Need some ideas to help your students increase their reading fluency? Below you will find 10 strategies that I have used in my classroom this year to help my students become more fluent readers. These are effective strategies that I use in my reading, writing and poetry stations and at my teacher table during guided reading!
Sight Words with Punctuation
This is a strategy I use at my teacher table during guided reading. I give each student a stack of sight word cards, markers and a blank piece of paper. Students write their sight words on the paper with punctuation at the end of the word. Once they have written 10 or so words, they practice reading those words with the proper expression to match the punctuation. Not only are they practicing reading with fluency, but they are also working on sight word recognition as well!
Read in Funny Voices
Funny voices can make anything more fun. I found this FREEBIE a few years ago by A Day in First Grade. I keep my set of funny voice cards at my reading center for students to use during their reading station time. I also like to use them in whole group and small group when we are practicing sight words to make it more fun for the kids.
Read to a Stuffed Animal
Another noise level friendly strategy is whisper phones. Whisper phones allow students to hear themselves when they read without raising their voice above a whisper. Plus, the kids think it is really fun! Below is a great pin on making DIY whisper phones!!
Roll and Read Phrases
Sentence Cut Apart Activities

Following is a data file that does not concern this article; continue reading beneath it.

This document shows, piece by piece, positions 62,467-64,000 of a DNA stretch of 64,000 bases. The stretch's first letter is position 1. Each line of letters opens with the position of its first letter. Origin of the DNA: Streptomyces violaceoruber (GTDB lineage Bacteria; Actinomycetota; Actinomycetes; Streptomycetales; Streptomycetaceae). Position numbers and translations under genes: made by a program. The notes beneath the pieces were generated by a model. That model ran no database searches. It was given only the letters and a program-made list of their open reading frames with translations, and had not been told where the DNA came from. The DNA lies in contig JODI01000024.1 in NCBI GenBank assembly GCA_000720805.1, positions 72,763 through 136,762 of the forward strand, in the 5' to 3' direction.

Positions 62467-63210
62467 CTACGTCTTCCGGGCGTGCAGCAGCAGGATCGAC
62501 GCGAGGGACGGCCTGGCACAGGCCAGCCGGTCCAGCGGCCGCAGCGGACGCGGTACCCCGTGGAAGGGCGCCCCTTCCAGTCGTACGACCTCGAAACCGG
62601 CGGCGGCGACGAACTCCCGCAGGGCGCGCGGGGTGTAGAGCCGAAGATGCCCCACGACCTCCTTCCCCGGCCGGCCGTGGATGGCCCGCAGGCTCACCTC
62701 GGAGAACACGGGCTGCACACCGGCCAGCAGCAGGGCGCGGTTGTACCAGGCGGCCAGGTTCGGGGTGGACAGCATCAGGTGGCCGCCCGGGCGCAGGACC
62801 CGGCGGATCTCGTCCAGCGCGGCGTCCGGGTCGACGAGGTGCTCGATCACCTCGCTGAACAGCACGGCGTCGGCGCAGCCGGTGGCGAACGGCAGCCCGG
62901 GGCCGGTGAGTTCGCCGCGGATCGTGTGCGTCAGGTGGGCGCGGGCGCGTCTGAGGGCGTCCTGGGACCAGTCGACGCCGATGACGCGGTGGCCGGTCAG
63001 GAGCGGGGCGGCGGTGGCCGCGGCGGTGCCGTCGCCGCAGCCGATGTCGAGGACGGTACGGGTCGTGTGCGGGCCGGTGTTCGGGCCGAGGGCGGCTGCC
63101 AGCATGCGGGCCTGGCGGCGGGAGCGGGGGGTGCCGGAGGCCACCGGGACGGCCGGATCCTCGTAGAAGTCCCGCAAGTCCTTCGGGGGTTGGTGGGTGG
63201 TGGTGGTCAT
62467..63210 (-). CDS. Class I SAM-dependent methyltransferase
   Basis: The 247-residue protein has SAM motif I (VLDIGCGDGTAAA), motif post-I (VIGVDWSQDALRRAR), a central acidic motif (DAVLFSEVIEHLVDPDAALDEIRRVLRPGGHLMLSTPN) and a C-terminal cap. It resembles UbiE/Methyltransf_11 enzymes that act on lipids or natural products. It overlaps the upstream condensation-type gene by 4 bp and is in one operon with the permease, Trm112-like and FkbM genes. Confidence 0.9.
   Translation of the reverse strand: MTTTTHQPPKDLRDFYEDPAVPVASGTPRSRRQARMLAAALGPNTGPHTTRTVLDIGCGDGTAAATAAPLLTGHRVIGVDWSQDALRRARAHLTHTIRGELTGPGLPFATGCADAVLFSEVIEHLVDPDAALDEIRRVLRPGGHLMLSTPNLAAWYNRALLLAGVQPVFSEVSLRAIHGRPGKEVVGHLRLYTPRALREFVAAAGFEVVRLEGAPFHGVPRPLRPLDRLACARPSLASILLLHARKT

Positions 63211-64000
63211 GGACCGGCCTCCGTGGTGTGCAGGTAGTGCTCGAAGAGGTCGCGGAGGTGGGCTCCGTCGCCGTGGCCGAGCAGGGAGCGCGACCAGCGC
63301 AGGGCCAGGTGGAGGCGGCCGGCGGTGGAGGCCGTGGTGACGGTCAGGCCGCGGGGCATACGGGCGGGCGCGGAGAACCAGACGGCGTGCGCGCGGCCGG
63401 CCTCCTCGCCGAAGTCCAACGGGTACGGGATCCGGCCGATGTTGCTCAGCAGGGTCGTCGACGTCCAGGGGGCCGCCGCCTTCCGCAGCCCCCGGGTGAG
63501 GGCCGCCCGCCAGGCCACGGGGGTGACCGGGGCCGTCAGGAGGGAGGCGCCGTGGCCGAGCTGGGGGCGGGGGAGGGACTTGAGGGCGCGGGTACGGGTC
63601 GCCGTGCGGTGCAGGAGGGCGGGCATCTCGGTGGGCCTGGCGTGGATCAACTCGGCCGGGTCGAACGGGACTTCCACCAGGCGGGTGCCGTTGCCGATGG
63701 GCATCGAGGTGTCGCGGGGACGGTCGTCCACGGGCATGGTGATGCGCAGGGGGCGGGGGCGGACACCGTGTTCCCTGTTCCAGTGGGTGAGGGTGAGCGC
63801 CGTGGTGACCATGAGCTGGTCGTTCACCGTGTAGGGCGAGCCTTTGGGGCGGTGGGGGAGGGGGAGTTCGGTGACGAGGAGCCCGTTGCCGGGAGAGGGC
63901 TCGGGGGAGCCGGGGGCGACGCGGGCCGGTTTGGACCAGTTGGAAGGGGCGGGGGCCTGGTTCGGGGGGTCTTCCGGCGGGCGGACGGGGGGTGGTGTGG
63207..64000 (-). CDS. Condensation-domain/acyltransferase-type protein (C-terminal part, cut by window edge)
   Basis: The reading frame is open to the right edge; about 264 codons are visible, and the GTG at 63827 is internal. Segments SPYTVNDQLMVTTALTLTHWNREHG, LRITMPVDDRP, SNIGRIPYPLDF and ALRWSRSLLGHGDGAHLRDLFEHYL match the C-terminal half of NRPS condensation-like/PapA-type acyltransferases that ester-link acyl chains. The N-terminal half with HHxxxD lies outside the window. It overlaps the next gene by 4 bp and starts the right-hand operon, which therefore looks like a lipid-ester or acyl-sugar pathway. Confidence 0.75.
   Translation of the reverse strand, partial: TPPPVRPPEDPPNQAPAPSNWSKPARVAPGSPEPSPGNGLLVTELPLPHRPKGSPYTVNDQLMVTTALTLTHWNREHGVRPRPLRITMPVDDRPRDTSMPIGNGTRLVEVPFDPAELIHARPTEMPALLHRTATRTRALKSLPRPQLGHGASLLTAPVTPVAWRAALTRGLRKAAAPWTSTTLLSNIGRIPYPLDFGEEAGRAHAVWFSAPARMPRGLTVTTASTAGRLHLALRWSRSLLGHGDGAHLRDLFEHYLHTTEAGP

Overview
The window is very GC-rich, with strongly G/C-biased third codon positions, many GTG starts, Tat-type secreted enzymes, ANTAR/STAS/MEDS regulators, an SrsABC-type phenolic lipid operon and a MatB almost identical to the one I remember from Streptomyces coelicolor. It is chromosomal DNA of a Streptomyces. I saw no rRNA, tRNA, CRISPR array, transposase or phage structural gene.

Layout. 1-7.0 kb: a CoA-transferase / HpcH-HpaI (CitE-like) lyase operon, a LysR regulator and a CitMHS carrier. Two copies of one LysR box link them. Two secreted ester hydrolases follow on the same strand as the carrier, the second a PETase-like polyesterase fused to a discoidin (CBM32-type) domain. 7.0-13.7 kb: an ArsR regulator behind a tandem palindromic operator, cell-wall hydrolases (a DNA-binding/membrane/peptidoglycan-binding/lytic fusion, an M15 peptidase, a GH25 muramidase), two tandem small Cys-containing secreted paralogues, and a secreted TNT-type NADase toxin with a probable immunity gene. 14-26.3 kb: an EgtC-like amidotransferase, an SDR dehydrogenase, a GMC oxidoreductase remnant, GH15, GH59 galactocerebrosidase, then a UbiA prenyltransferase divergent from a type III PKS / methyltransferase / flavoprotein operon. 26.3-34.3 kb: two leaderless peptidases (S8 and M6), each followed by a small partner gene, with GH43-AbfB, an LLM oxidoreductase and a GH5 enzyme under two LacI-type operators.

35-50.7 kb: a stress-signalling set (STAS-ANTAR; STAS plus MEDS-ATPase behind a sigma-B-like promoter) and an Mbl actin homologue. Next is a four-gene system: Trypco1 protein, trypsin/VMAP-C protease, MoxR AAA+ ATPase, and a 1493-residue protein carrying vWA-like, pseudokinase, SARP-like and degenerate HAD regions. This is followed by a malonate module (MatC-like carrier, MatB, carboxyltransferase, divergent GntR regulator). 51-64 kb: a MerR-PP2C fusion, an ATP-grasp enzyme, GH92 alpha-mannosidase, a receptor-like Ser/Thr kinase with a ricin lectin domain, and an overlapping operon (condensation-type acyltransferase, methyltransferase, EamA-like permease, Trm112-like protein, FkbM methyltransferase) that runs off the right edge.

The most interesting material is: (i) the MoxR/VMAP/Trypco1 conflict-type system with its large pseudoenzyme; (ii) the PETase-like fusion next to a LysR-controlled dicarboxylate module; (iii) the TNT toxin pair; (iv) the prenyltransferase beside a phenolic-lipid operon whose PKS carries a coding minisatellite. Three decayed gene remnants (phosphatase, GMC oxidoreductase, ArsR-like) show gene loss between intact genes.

Below is a great article from Learning at the Pond on how to use a sentence cut apart activity to help students increase reading fluency. Definitely worth the read! I use this strategy at my writing station and also at my small group table during guided reading.
I really like to use this strategy at my small group table during guided reading. I give students a blank piece of paper and some crayons. Then I choose a phrase from the text we just read. Students will make the word ladder on their paper, then practice reading the word ladder to me or I partner them up and let the read their word ladder to a friend.
I also really like to use word ladders in my poetry station. Students can choose a stanza from a poem to make a word ladder and practice reading it to a friend.
One very effective way for students to become more fluent readers is to listen to fluent oral reading modeled by their teacher. An echo read is very simple. The teacher chooses a sentence or paragraph from the book and reads it to the student(s) with expression. The student(s) then repeat the phrase back to the teacher using the same expression. I've found that it works better if you choose a paragraph from a text that the students have already read in your small group. That way, students have already practiced decoding the book and focus more on reading that text more fluently.
Partner reading, also known as paired reading, is another easy fluency strategy that is super easy to implement in the classroom. Researchers have said that in order for a student to increase fluency, they must practice listening to and reading to other readers of all kinds. What I have seen in my classroom is that students often try their hardest when they are reading to a friend because they want to impress that friend with their reading skills. The best part, students always LOVE partner reading, so you get named “the fun teacher”.